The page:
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COVID-19 has transformed our day-to-day lives in the here and now, but there’s reason to believe that a number of these lifestyle changes won’t fade away once the storm is behind us. In today’s deep-dive, we’re exploring 4 trends that we believe will have a lasting effect on the future of industry: eCommerce taking over Grocery, the rise of alternative social outlets, telehealth as a dominant force in healthcare, and the yearning for human connection amidst uncertainty.
eCommerce plays a key role in the future of Grocery.
Amid all the panic and uncertainty surrounding COVID-19, nobody wants to line-up outside a grocery store behind a dozen other shoppers wearing face masks, ultimately to find out that the last box of pasta is gluten free. A trip to the store is more like an unpredictable journey — there’s the anxiety of being exposed to the virus, the lack of options can be frustrating, and between all the lines and obsessive hand washing, it’s a long-winded and tedious way to get your groceries.
That’s why online grocery shopping has shown tremendous growth amid COVID-19, with the model seeing a 74% increase in shoppers since March 13th. What’s interesting about this dramatic shift is that 26% of these shoppers are online grocery shopping for the first-time ever, and there’s reason to believe that this shift will have lasting effects once COVID-19 is behind us. Business Insider Intelligence has projected that 49% of U.S. consumers will have used online grocery services by the end of the year, and grocery chains are pressed to adopt digital transformation at a rate much faster than they had ever anticipated. Walmart’s CEO Doug McMillon pointed out that hand sanitizer and toilet paper were crucial products in the first wave of panic buying, and this was followed by nonperishable foods and puzzle games. Now that we’re in the midst of the third wave, nearly 2 months into lockdown, McMillon has noticed an influx of customers purchasing personal care products. He noted on the Today show that “People are starting to need a haircut. You see more beard trimmers and hair color, and things like that.” COVID-19 has caused ecommerce to take over all product categories in all aspects of our lives, with consumer demands’ evolving the longer we remain in lockdown.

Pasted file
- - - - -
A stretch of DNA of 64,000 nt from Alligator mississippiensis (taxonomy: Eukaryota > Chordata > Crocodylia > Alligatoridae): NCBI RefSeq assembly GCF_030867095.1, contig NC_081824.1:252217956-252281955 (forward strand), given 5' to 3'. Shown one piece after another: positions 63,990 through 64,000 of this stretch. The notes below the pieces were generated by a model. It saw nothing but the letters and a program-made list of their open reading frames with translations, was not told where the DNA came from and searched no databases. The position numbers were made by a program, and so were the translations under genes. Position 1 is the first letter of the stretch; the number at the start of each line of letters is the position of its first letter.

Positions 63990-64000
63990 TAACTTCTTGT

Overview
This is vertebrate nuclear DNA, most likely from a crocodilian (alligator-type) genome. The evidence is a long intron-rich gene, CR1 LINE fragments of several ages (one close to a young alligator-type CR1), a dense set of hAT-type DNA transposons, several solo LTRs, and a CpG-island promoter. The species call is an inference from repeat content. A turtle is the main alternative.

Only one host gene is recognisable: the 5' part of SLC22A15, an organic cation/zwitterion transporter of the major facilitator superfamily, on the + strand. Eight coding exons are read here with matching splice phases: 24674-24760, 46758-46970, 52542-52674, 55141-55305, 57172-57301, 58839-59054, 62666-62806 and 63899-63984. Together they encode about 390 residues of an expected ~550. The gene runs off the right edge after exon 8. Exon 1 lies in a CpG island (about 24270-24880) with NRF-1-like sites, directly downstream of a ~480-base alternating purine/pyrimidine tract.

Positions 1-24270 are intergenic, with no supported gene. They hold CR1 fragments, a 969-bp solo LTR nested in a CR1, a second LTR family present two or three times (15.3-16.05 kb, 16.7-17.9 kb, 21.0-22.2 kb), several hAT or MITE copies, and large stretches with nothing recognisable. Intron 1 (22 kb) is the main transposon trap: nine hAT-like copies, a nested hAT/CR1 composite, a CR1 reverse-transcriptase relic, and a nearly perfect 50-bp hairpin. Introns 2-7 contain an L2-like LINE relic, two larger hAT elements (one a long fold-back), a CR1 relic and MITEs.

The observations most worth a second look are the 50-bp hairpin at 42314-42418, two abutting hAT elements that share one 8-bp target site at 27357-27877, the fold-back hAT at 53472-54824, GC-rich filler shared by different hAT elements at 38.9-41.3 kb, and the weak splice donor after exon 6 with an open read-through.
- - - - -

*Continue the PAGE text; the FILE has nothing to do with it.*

Alternative Social Outlets are Seeing Record-Breaking Engagement.
At this point, I think we all know somebody that’s boasting about their bread making skills in the midst of quarantine. DIY has become a hot trend in recent weeks, which has prompted record traffic on Pinterest, which is seeing a 26% increase in saves, a 55% increase in searches and triple the amount of video views since 4/6. Trends related to productivity, future planning, and self-care are seeing a strong uptick in activity, with search terms like “exercise routine at home” seeing a 195% increase in traffic.
Gen Z and Millennials are also flocking to TikTok, a more recently emerged social media outlet centered upon sharing and creating 15-second videos, with lip-syncing and dance clips being core content on the outlet. Music Business Worldwide reported an 18% increase in downloads (2,000,000 total) between March 16-22, and the first 23 days of March saw a 27% increase in downloads in comparison to February’s 6.2 million downloads. Most recently, TikTok users have dabbled into home cooking, with a DIY whipped coffee drink originating from Korea, also known as “Dalgona coffee”, sparking viral attention on the social channel,with the #dalgonacoffee tag amassing over 290 million views at the time of writing.
With self isolation being so heavily encouraged, gamers couldn’t ask for a better excuse to pick up the controller. Amazon’s video game streaming website Twitch has surpassed over 3 billion hours watched in Q1 for the first time ever (that’s 17% more than the hours watched from last quarter). This quarter also saw a 33% increase in unique channels, and accounted for 65% of total streaming hours watched this quarter, leading the charge ahead of competitors Youtube, Facebook & Mixer.
Telehealth is here to stay.
If COVID-19 has taught us anything, it’s that the US healthcare system is fragile and rife with life-threatening vulnerabilities. This January, only 24% of US healthcare organizations had a virtual care program in place, and I’m willing to bet money that this figure will change dramatically in the coming months, especially given President Trump’s deregulatory healthcare agenda. This implemented Medicare & HSA coverage for telehealth offerings & allowed patients/providers to connect over video platforms such as Skype, Zoom, and FaceTime.